When Distancing Fails—How Journalists’ Discursive and Mnemonic Techniques Facilitated the Rise of Trump and Trumpism

Jennifer R. Henrichsen


This article argues that journalists used distancing techniques and mnemonic devices leading up to and following Trump’s electoral win to make sense of Trump and Trumpism and to bolster their cultural authority at a time when trust in media is at record lows. A textual analysis of news documents and metajournalistic discourse indicates a form of reflexivity in which journalistic practice is justified by relying on discursive distancing techniques and past historical analogies including Goldwater, McCarthyism, and Watergate. This article suggests that by using these techniques, journalists helped to facilitate the rise of Trump and Trumpism. Thus, this article recommends that journalists change their distancing practices and their reliance on past events that serve to legitimate their current temporal reality to ensure that journalism can serve as an agent of prospective memory and thus more accurately and comprehensively provide space for an imaginative future.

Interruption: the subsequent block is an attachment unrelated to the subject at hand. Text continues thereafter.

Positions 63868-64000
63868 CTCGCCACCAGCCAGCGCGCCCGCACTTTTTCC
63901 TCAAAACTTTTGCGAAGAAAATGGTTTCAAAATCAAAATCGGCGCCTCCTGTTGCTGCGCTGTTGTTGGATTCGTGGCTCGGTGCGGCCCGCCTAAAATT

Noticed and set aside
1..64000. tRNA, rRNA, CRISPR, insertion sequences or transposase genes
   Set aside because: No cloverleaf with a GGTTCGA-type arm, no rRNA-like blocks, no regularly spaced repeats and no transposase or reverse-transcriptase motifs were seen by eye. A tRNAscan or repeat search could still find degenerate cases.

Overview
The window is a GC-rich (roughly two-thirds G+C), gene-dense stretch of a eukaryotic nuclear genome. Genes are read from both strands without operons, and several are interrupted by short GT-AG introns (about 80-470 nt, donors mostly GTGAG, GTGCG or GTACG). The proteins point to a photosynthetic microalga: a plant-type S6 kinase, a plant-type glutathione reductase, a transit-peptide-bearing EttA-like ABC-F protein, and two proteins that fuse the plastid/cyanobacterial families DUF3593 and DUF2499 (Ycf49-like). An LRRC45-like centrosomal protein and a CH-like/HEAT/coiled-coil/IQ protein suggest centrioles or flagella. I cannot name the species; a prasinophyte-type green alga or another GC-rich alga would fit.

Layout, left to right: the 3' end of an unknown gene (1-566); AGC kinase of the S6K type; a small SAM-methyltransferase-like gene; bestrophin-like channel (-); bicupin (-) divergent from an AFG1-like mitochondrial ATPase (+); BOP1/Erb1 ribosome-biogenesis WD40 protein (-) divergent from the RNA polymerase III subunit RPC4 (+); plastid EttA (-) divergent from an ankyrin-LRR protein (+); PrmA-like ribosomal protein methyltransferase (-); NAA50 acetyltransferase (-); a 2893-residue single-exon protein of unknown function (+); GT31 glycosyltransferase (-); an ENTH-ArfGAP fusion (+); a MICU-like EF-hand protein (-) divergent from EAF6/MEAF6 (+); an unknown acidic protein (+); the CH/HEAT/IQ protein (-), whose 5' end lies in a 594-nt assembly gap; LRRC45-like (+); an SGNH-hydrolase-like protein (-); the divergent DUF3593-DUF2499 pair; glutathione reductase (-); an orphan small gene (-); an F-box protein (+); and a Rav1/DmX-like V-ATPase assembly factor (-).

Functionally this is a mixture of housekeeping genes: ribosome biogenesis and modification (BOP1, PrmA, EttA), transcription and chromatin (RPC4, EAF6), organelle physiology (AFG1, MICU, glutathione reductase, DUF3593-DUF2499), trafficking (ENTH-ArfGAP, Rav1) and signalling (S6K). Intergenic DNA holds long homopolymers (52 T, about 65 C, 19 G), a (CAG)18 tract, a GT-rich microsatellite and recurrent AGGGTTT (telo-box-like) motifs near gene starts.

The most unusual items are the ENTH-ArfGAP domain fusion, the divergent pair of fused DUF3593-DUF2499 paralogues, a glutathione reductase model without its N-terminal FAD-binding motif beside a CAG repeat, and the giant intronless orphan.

collective memory, cultural authority, Donald Trump, journalism, prospective memory, Trumpism

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